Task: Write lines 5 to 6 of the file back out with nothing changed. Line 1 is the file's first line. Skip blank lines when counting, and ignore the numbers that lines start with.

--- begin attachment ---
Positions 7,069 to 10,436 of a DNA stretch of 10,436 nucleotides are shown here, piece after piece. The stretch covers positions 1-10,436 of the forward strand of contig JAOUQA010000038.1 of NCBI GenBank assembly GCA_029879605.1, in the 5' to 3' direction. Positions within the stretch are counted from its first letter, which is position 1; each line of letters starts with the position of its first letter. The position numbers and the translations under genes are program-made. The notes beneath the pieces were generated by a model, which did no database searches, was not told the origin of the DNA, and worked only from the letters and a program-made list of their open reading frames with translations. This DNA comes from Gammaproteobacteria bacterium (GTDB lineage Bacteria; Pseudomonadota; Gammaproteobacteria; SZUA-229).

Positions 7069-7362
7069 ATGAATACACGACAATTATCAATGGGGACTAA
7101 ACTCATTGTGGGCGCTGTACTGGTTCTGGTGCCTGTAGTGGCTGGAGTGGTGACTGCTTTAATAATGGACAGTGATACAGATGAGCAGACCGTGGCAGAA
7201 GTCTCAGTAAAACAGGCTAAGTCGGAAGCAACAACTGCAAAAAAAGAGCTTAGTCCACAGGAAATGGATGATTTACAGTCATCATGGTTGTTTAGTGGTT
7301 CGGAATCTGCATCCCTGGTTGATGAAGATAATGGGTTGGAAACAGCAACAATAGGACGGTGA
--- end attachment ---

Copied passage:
7201 GTCTCAGTAAAACAGGCTAAGTCGGAAGCAACAACTGCAAAAAAAGAGCTTAGTCCACAGGAAATGGATGATTTACAGTCATCATGGTTGTTTAGTGGTT
7301 CGGAATCTGCATCCCTGGTTGATGAAGATAATGGGTTGGAAACAGCAACAATAGGACGGTGA